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Letter 6137

Darwin, W. E. to Darwin, C. R.

[22? Apr 1868]

    Summary Add

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    C. L. Langstaff on action of muscles in crying. He believes the primary object of the contraction of the orbicularis is to protect the eye from blood.

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    Blushing on the body.

Transcription

Southampton—

Wednesday

My Dear Father,

I shall see Langstaff in a day or so, & will ask him to watch as to wing of nose.

He has seen your first letter & will be very glad to give you any help he can. He will observe as to oblique eyebrow. As we had not Bell to refer to, he was anxious to define the action as follows, to be sure that you agreed with him as to the action. the orbiculares become rigid, the pyramidalis nasi, and Corrug: supercil: then draw the eyebrows inwards, the centre fibres of the Occipito frontalis then wrinkle the centre part of forehead; the Corrugators are attached at an angle from point of nose, and on contracting they prevent the contraction & counteract the rigidity of inner portion of orbicularis, and allow it to be wrinkled and raised by the occipito frontalis, while the outer portion still remains rigid. The appearance of raising the inner portion of Eye brow is also produced by the arching of corrugator on contraction.

Langstaff seems uncertain also about the gorging of conjunctiva, tears, & contraction of orbicularis: he says you see persons crying without any contraction of orbicularis, but on the other hand in case of ectropion where the pressure of under lid is removed, the lower part of the conjunctiva is always gorged, and the gland is continually secreting.

He is inclined to think that the primary object of contraction is to protect eye from blood, the secondary is not to assist in secreting but to assist in expelling the water from gland, & that the contraction of tensor tarsi will also act for this purpose by drawing the eyelid forwards and inwards & so pressing the eye ball against the gland.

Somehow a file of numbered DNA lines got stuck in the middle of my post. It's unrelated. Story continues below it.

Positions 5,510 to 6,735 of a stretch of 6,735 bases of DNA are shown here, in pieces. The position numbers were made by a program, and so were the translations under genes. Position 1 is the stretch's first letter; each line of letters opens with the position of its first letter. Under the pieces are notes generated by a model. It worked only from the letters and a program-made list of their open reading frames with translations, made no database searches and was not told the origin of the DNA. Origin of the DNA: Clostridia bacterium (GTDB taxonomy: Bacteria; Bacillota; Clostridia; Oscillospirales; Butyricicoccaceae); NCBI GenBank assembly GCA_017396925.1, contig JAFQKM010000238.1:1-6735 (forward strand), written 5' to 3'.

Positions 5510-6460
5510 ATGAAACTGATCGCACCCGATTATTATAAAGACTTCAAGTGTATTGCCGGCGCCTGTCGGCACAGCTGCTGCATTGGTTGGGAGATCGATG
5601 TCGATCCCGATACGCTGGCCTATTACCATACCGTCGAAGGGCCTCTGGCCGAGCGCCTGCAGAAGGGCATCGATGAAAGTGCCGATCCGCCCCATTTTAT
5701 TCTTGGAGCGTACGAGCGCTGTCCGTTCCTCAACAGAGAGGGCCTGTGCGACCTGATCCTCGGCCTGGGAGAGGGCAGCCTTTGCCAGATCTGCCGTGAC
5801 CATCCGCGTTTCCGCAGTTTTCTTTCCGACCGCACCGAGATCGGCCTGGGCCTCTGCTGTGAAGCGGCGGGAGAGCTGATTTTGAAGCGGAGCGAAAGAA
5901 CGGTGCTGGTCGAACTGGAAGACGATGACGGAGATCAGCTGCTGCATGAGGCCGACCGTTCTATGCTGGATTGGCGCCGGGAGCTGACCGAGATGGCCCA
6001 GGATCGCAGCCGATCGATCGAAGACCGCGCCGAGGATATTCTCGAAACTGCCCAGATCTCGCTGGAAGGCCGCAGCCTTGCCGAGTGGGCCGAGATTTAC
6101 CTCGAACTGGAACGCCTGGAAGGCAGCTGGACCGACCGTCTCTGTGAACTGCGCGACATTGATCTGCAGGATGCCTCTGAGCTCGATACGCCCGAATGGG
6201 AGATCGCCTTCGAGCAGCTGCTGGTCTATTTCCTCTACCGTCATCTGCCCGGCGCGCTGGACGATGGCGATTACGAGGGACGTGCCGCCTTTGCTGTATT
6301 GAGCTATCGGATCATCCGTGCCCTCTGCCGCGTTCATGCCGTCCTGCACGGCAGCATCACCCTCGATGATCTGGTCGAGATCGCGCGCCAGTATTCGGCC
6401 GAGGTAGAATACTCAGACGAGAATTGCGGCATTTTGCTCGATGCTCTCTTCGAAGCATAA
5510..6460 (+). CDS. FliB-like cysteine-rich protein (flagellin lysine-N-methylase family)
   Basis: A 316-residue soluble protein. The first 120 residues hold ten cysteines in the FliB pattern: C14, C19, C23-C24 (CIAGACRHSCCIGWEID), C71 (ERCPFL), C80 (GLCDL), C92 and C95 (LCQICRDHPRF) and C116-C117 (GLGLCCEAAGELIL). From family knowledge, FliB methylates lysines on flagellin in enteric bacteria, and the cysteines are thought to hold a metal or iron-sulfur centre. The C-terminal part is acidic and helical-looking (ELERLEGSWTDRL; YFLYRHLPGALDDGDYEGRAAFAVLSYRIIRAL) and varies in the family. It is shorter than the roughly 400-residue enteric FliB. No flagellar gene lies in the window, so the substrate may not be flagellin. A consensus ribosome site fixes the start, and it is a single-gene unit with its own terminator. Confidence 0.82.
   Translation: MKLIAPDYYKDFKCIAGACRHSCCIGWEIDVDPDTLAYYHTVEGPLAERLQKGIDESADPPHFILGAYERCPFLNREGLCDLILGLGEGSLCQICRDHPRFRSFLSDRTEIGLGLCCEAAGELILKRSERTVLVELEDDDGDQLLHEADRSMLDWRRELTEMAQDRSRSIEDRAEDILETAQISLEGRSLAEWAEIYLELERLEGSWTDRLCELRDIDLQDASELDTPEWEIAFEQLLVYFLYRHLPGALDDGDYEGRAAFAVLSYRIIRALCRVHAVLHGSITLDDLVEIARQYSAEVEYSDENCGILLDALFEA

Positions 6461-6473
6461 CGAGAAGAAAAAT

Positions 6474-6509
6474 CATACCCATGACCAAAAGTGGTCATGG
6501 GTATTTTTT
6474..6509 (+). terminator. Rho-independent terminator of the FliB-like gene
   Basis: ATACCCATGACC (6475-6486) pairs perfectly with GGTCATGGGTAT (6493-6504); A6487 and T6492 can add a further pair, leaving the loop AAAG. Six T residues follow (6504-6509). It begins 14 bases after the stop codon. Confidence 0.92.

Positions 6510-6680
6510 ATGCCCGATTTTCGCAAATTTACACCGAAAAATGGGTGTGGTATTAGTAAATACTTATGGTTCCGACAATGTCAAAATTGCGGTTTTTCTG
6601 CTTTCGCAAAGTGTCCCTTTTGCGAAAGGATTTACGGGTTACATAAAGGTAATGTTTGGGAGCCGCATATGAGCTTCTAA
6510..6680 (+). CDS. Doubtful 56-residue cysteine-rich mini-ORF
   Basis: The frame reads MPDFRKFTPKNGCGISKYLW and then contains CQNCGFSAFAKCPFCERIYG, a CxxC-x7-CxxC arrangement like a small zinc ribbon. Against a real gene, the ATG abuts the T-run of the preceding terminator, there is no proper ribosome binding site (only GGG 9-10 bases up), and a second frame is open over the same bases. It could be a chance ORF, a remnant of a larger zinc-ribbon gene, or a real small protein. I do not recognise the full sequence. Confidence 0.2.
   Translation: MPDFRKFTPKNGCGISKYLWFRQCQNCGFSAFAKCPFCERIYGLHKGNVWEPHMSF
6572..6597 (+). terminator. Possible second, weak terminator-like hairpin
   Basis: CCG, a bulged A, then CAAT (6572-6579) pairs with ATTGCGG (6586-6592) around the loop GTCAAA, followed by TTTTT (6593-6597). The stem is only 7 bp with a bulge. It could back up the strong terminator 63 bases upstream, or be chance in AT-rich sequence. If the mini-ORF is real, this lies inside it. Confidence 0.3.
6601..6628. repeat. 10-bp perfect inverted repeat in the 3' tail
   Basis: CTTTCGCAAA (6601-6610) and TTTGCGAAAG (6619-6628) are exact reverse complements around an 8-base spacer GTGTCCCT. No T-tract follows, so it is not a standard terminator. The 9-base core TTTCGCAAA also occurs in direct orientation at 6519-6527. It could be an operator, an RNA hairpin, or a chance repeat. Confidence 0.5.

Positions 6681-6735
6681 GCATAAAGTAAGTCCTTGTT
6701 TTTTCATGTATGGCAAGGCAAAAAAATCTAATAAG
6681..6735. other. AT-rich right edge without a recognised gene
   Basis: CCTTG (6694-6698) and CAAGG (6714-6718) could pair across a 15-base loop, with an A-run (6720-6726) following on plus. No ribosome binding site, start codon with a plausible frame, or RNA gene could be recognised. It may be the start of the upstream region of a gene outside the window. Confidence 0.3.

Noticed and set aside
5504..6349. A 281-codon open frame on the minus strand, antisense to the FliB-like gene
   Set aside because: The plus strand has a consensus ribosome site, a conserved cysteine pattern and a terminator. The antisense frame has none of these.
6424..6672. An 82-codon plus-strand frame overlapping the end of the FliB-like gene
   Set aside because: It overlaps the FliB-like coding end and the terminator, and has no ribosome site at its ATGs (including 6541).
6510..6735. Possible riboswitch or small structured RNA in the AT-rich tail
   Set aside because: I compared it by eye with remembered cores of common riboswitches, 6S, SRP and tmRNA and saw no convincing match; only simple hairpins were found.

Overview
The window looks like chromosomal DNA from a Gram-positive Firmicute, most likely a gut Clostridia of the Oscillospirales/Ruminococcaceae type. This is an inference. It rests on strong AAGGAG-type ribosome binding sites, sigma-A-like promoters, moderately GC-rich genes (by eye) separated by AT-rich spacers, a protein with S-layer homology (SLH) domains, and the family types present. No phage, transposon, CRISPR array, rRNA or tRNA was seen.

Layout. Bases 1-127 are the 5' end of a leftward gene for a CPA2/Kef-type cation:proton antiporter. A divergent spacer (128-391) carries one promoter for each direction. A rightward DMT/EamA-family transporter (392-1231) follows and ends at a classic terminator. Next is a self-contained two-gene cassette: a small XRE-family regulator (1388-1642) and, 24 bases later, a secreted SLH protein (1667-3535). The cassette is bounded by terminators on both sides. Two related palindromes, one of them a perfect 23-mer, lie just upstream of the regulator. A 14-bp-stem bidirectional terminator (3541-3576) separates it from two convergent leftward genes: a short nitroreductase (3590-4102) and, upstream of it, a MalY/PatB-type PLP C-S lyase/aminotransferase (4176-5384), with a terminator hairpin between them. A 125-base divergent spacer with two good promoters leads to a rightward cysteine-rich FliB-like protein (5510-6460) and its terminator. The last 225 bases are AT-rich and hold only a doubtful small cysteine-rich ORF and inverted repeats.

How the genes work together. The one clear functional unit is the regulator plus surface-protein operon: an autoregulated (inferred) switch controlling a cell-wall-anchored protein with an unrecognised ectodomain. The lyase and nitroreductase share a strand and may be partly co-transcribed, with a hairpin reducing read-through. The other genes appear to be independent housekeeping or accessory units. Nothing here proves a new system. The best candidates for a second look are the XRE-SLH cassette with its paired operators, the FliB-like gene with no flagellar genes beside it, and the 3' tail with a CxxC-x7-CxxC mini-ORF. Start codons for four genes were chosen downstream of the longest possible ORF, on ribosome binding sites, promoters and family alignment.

I was on the pier a day or so ago, and a girl of about 15 or 16 lost her hat into the water, and began crying, and restraining herself on my keeping my eye on her; to my great surprise she seemed to me to be trying to cry with her Great Zygomatic

[two pages missing] that it is the contraction of the inner or centre fibres of the occipito frontalis that resist the action of the orbiculares in the case of a seeing on the steam boat a boy was standing with his face towards the sun, and was trying to hear what his father was saying to him thro' the wind, & naturally as he could not quite hear he was more anxious to look at him notwithstanding the sun, which caused a fine struggle between the two sets of muscles  he had a cap rather low down so that I could not well see the transverse wrinkles.

Our affair is still going and I have tolerable hopes of its coming to a head.

Your affect son | W. E. D.

Langstaff examined a woman lately, who blushed most intensely on the face, but not the least on the thighs.

    Footnotes Add

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    f1 6137.f1
    The date is conjectured from the relationship between this letter and the letter to W. E. Darwin, 16 April [1868]. In 1868, the Wednesday following 16 April was 22 April.
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    f2 6137.f2
    Charles Langstaff. See letter to W. E. Darwin, 16 April [1868] and n. 4.
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    f3 6137.f3
    See letter to W. E. Darwin, 8 April [1868] and n. 3.
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    f4 6137.f4
    The reference is to Charles Bell and C. Bell 1844. See letter to W. E. Darwin, 8 April [1868].
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    f5 6137.f5
    On William's business affairs, see the letter from W. E. Darwin, [7 April 1868] and n. 2.
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    f6 6137.f6
    In his queries on expression, CD asked how far down the body blushing extended (see Correspondence vol. 16, Appendix V). Langstaff's observations are reported in Expression, p. 314.
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